The Great Transition

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If there is a glorious moment in American politics, it is the transition between administrations. The outgoing one is powerless, "lame duck." That’s a great image: government as a duck hobbling around without workable legs and wings. Too bad it can’t be a permanent state of affairs. It appears that the Clinton administration is going to attempt to defy the label. USA Today reports that it is planning a flurry of new regulations governing businesses, 60 from the EPA alone, to be imposed before year’s end. Clearly, the duck isn’t nearly lame enough.

On the brighter side, during the transition hundreds of thousands of politically appointed government workers are losing their job and their power to intimidate and push people around. The lifetime bureaucrats are free to openly despise their politically appointed masters. Once their palatial offices are vacated, the lifetimers can even desecrate the appointees’ pictures. Many political appointees attempt to convert their political jobs to permanent jobs. When they fail, they seek private sector employment — real jobs. Some go back to their hometowns — real life.

The incoming political appointees, thousands of them, are not yet wholly corrupted. When it is a Republican regime, there are even a few young idealists among them. Some may bring their copies of Mises’s Human Action with them to remind them of the core principles of a free society. Of course their ideals will be out the window within the first month after the inauguration, but we are talking about the transition here: if there is ever a good moment in the life of government, this is it.

With Gore still contesting the election, the General Services Administration, under the advisement of the Clinton administration, is refusing to release the $5.3 million usually given to the incoming administration, just to give the new governing crew a foretaste of the opulence in store for them over the next four years.

Most Americans knew nothing of this strange "transition" subsidy. It turns out that some of the money goes to non-profit organizations in DC, which helps explain why so many are so slavish to the party in power. The dependency relationship between government and the intellectual classes in Washington begins very early-even before the inauguration.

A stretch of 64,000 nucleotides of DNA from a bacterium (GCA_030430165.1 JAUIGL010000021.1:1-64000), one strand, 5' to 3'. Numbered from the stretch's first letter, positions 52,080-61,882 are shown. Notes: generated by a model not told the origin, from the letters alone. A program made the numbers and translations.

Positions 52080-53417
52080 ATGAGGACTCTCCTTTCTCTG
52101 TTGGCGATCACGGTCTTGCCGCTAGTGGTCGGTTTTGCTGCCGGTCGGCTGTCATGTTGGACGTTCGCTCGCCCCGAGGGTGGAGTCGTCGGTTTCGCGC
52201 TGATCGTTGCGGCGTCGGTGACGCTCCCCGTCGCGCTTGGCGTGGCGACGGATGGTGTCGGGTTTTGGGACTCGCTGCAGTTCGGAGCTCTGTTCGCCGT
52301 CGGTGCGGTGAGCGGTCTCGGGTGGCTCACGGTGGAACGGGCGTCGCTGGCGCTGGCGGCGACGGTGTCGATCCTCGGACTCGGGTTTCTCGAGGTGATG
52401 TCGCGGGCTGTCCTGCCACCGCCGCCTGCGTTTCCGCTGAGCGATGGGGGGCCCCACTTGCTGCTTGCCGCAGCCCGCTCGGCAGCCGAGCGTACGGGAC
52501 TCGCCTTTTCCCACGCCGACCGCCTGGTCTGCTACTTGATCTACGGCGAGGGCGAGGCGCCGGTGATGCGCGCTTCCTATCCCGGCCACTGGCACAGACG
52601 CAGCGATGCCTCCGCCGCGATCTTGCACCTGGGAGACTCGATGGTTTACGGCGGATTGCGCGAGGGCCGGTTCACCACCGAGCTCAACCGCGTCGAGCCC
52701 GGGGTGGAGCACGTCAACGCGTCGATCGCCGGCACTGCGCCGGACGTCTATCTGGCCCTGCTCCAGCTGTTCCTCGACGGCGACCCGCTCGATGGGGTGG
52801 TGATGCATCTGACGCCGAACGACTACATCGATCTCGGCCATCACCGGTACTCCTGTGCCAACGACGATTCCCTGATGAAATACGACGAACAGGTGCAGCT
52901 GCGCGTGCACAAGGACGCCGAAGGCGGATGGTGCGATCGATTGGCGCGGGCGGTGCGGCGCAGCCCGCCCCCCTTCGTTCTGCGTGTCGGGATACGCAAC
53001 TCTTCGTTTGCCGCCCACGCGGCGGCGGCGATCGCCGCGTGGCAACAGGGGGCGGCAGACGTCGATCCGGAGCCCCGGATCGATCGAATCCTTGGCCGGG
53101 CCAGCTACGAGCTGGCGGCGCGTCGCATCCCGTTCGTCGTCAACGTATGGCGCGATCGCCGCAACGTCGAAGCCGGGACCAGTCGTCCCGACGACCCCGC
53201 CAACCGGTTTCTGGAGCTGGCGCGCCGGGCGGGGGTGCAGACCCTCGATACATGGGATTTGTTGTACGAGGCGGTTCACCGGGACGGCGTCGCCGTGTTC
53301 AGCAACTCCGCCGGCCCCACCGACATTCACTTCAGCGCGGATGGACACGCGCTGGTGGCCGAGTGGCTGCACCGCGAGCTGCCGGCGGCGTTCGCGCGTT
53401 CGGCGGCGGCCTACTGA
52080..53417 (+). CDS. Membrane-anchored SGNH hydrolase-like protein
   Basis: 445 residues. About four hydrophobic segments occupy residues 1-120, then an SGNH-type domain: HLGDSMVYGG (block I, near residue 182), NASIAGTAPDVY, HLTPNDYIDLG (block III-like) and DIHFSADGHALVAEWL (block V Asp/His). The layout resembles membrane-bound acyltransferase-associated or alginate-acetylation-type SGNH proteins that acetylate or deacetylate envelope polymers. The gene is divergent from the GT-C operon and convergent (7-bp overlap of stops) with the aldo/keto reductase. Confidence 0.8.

What’s more, this transition spending is patently immoral. Why should people be forced to fund the setting up of a government they didn’t vote for? If the money were going to Gore, Republicans would be justly upset to be taxed for such purposes. And I can understand why Clinton’s people are reluctant to fund Bush’s transition, even though refusing it is pretty darn nasty.

Lacking money or even office space, the would-be Bush administration is having to raise private money to begin its transition. That’s right: they are going to pay rent and salaries like everyone: not by clubbing people over the head but by persuading them that it is a good cause. No doubt many Republican activists will be pleased to help out, given the unusual circumstances. Many of us would gladly toss money to a traveling circus if it were slated to displace the current crew in office.

But why should this private funding end after the inauguration? This seems like a good way to fund the executive in general. Only people who support the government should help pay for it. The party in power can only spend money that it can raise on its own and only from people who support its policies.

This practice recalls the great medieval moral tradition which demanded that "the king should live of his own," that is, spend only his own money. Even the armies working for the king were paid only in money that the king himself could round up. The system wasn’t perfect, and, yes, acquiring the money involved graft and bribe giving and taking. But that was a lot cheaper than income taxes. If the king had tried to do what presidents do today routinely, he would have been quickly overthrown.

So Bush and Cheney have started out on very solid footing. They are paying their own way. Let’s institutionalize this while we can.

Llewellyn H. Rockwell, Jr., is president of the Ludwig von Mises Institute in Auburn, Alabama. He also edits a daily news site, LewRockwell.com.

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